After looking at the lyrics perhaps for the first time ever, I was somewhat surprised at a few things: what he was saying in the lyrics and how this and “Man in the Mirror” were “pop” songs, given today’s context. He sang “I ain’t scared of no sheets”, a reference to the Ku Klux Klan. It’s just shocking that he would even mention any source of conflict or controversy. This reference can be easily lost if you aren’t versed in English and recent American history, the struggles for civil rights during the 1950s and 1960s, and the meaning of “sheets” in that context.
These two songs I juxtapose with today’s pop songs. An overwhelming majority of pop songs today are all about clubbing, relationships, having a good time, making money, being scandalous. I love those songs in certain contexts, but I’d rather be able to hear actual content and music with more, subtler messages on the popular stations as well.
I gained a bit of respect back for Michael Jackson; seems like he actually was trying to say something with his iconicity, his music, and use his stage for something better. Seems like he was trying to do and say something “real” with his music, and that he wasn’t trying to forget his “roots”, meaning the racial antagonism he and black folk have experienced in America.
After the changing faces scene passed, it was technically the end of the video, but I knew that coming up was the black panther part of the video. After this newfound revelation that Michael Jackson was perhaps more ‘political’ than I would give him credit for, I looked at some of the comments. One commenter insinuated that this scene was a call to the Black Panthers of the 1960s.
I just remembered the scene being full of dance moves and what seemed to be random violence.
In the video I just saw, Michael Jackson was smashing windows that contained racist graffiti. I think it definitely was supposed to reveal that Michael Jackson despite his global appeal didn’t really lose touch with what had been the roots of racial struggle, that it wasn’t as easy as he’d made it seem.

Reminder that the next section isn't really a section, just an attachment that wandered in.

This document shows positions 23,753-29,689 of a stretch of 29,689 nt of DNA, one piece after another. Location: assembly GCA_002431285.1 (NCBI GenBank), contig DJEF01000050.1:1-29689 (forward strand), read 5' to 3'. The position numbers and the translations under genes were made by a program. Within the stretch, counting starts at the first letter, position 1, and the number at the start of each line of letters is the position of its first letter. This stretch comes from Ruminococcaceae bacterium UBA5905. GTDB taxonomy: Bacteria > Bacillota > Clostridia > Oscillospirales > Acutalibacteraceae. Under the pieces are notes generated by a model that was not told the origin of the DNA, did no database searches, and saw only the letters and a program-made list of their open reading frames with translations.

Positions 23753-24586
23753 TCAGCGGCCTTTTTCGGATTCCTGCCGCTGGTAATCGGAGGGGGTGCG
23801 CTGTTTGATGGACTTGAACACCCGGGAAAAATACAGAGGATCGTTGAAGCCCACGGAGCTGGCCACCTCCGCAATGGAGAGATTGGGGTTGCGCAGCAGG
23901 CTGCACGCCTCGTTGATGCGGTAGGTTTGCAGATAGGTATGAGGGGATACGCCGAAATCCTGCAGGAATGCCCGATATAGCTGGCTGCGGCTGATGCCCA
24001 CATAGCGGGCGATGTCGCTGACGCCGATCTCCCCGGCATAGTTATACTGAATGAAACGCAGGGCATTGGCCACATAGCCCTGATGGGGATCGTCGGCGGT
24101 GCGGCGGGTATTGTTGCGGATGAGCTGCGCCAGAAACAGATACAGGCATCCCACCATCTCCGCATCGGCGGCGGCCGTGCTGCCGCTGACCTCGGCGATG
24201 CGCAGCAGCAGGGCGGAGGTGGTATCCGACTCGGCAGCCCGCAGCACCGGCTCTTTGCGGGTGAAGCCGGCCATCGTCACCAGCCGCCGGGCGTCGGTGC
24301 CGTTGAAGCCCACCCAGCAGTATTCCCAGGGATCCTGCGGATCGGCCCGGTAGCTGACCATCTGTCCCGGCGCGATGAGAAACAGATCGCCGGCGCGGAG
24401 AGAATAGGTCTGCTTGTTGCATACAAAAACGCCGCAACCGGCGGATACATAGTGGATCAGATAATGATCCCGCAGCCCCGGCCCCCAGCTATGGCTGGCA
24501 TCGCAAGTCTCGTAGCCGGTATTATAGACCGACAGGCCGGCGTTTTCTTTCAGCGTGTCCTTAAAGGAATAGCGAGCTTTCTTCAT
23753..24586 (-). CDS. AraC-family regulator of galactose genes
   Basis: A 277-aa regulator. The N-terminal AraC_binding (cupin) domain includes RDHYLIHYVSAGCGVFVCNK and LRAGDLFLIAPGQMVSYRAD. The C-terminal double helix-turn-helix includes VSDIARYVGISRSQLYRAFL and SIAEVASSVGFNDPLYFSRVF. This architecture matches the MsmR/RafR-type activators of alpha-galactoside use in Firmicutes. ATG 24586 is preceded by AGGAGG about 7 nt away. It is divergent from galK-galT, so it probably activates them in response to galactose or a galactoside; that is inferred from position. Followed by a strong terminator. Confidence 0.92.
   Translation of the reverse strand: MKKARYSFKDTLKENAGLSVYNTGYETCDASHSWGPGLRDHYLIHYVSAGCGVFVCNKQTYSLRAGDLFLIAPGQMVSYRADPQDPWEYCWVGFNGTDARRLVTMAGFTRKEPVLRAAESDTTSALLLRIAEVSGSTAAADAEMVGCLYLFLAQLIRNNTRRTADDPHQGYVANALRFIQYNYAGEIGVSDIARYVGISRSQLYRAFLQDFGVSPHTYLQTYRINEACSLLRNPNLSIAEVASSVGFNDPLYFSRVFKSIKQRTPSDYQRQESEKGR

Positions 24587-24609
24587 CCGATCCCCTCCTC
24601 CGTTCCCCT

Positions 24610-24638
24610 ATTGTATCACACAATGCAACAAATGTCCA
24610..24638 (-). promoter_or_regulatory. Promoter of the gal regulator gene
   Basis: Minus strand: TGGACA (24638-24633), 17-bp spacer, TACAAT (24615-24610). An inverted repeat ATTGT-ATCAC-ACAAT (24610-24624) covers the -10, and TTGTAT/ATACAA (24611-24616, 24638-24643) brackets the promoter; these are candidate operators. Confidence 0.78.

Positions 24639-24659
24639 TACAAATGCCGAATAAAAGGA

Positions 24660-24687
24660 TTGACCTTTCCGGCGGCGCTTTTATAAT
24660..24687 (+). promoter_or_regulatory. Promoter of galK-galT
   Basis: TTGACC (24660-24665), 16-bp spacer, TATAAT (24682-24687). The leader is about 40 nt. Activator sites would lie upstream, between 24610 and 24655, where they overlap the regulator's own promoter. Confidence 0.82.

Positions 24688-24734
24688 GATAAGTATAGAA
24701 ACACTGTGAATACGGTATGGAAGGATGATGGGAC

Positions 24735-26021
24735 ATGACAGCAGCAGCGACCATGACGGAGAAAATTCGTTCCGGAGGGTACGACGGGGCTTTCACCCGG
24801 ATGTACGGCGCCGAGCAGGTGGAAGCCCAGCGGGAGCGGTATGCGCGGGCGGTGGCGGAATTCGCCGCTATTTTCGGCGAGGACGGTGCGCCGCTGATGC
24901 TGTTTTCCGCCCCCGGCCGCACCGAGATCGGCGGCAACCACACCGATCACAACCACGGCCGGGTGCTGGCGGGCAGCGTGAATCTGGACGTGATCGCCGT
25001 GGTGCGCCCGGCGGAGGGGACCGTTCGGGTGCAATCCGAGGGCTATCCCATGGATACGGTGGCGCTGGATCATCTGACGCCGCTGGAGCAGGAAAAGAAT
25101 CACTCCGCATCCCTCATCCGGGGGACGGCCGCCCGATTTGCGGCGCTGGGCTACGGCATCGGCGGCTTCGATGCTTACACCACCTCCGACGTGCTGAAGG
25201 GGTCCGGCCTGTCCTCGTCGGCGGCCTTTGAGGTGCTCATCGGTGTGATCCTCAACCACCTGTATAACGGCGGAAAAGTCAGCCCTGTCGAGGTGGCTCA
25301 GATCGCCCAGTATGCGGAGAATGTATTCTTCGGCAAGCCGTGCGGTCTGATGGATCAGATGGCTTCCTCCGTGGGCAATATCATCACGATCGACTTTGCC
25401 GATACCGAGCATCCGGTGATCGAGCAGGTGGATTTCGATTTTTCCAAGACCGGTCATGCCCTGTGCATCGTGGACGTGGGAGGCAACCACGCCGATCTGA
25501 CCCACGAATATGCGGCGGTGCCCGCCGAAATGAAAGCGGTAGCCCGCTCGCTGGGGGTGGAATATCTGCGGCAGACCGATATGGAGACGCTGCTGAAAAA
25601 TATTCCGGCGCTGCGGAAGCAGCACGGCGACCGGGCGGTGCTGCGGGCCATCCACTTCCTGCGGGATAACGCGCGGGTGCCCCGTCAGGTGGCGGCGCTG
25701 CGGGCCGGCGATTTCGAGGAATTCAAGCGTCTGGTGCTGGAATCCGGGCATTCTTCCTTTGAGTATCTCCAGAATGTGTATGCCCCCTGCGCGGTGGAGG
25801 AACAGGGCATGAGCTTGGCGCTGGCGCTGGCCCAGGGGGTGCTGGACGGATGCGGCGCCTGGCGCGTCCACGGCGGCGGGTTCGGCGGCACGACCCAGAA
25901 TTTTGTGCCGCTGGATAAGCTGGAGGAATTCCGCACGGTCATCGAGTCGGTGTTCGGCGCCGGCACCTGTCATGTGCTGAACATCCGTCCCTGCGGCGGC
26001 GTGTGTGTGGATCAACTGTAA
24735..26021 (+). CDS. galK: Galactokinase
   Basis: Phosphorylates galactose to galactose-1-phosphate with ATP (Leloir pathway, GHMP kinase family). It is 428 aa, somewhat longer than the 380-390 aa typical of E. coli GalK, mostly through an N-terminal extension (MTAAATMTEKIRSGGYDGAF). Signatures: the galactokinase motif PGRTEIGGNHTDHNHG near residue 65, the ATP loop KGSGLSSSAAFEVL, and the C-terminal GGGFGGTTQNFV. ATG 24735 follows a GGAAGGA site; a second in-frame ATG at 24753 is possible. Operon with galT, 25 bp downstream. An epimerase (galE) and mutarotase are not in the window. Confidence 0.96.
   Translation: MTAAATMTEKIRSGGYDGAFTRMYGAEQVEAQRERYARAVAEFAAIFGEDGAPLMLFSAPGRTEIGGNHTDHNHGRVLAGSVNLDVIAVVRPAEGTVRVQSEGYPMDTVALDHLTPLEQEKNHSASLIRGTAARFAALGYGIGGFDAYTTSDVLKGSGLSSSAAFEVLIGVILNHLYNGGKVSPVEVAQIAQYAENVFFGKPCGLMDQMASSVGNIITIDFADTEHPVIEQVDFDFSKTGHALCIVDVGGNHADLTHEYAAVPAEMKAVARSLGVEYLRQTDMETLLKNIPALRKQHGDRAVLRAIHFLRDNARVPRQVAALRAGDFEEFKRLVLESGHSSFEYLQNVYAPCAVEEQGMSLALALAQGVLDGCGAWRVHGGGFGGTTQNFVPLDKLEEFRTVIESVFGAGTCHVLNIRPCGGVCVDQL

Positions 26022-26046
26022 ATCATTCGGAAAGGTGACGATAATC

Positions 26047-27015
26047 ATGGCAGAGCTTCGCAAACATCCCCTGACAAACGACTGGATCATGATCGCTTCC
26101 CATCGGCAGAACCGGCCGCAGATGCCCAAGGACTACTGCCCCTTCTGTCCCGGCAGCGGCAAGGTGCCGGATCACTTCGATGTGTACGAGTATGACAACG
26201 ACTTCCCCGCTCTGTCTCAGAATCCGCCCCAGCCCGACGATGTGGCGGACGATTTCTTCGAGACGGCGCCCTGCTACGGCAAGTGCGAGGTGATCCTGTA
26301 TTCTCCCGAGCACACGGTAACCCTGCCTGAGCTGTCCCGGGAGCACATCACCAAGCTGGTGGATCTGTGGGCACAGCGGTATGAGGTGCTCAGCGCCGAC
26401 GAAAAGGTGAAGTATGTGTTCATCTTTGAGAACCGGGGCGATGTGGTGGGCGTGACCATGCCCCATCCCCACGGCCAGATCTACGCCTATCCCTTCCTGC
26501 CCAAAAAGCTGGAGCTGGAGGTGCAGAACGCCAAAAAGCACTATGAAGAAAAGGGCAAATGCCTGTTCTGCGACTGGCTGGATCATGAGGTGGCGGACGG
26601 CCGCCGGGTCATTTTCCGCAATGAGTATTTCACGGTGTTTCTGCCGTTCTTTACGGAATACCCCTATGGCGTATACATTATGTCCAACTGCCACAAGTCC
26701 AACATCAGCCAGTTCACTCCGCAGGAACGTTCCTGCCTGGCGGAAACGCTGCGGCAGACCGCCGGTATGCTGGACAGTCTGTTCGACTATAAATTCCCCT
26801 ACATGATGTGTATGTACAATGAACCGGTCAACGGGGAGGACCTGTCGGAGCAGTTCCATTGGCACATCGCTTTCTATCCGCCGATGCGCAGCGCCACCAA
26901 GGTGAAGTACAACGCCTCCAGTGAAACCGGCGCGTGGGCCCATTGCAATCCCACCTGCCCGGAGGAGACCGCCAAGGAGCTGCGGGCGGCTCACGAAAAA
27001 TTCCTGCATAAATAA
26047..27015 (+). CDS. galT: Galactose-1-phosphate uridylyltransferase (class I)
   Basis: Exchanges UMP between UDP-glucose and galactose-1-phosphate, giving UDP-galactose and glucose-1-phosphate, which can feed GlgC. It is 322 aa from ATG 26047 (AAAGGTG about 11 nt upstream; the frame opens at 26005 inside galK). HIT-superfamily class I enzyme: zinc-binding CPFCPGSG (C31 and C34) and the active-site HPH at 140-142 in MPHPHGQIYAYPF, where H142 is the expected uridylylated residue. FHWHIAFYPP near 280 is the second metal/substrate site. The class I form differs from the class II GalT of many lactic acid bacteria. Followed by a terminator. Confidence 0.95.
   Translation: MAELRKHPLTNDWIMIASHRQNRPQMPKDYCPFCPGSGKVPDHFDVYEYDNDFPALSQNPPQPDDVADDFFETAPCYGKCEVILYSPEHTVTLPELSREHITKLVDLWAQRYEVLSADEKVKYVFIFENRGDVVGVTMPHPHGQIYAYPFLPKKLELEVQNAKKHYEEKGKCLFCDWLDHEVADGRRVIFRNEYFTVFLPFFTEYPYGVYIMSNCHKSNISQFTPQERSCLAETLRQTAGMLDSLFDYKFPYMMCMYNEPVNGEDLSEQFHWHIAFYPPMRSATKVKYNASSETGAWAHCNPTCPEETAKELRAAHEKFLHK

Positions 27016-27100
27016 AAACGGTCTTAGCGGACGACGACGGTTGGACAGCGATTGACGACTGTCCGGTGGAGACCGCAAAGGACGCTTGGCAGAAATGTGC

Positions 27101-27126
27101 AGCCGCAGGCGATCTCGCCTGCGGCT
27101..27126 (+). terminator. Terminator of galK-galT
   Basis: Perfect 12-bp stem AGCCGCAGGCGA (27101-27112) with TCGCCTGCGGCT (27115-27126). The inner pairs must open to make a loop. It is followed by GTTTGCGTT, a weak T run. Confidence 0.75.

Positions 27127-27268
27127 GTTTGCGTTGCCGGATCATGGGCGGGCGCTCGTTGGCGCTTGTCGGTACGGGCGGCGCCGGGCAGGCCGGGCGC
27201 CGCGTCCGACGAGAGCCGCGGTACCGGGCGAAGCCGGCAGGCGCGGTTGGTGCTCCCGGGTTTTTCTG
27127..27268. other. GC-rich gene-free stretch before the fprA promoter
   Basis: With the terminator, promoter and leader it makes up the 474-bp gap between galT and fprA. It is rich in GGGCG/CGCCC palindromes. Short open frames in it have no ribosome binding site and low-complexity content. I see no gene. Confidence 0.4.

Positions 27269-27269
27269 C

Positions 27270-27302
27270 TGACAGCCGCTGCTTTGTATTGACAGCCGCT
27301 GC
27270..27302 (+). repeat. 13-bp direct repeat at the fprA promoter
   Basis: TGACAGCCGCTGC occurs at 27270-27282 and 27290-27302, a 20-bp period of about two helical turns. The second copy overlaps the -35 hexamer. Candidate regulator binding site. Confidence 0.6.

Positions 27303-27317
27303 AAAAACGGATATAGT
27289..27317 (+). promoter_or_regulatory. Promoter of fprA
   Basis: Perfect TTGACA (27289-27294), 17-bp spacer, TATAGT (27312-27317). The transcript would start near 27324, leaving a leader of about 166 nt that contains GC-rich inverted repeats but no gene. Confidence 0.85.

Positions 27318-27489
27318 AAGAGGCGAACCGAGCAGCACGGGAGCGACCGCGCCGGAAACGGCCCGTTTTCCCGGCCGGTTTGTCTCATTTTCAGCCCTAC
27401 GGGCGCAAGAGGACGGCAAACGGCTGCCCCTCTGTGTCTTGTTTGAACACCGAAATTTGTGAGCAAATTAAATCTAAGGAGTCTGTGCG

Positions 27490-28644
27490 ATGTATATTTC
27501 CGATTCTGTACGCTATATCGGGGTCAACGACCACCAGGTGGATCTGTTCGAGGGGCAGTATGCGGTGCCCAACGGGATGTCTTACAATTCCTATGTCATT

I learned through the song’s Wikipedia entry however, that in more widely seen versions of the video, and the one that I do remember, there actually wasn’t any racist graffiti. In that widely seen version, it looked like Michael Jackson, as this morphed Black Panther, was just randomly acting out in violence.
There seems to be some discrepancy as to which the original is: the one where he’s smashing the windows with the racist graffiti or the one where he’s smashing the windows without the racist graffiti. Wikipedia entry says that the one with graffiti was the ‘original’, while some sites say that the version without the graffiti was the ‘original’ and that Michael “and his people” added the graffiti.
It would be interesting to know if it was executives censoring Michael Jackson out for the politicality of his message or if they actually did decide to do that scene without the graffiti.
At any rate, after encountering Michael Jackson’s 2 videos today and delving into their meanings and references, I wonder if we will ever get to a point where the music industry will encourage “meaningful” content and messages.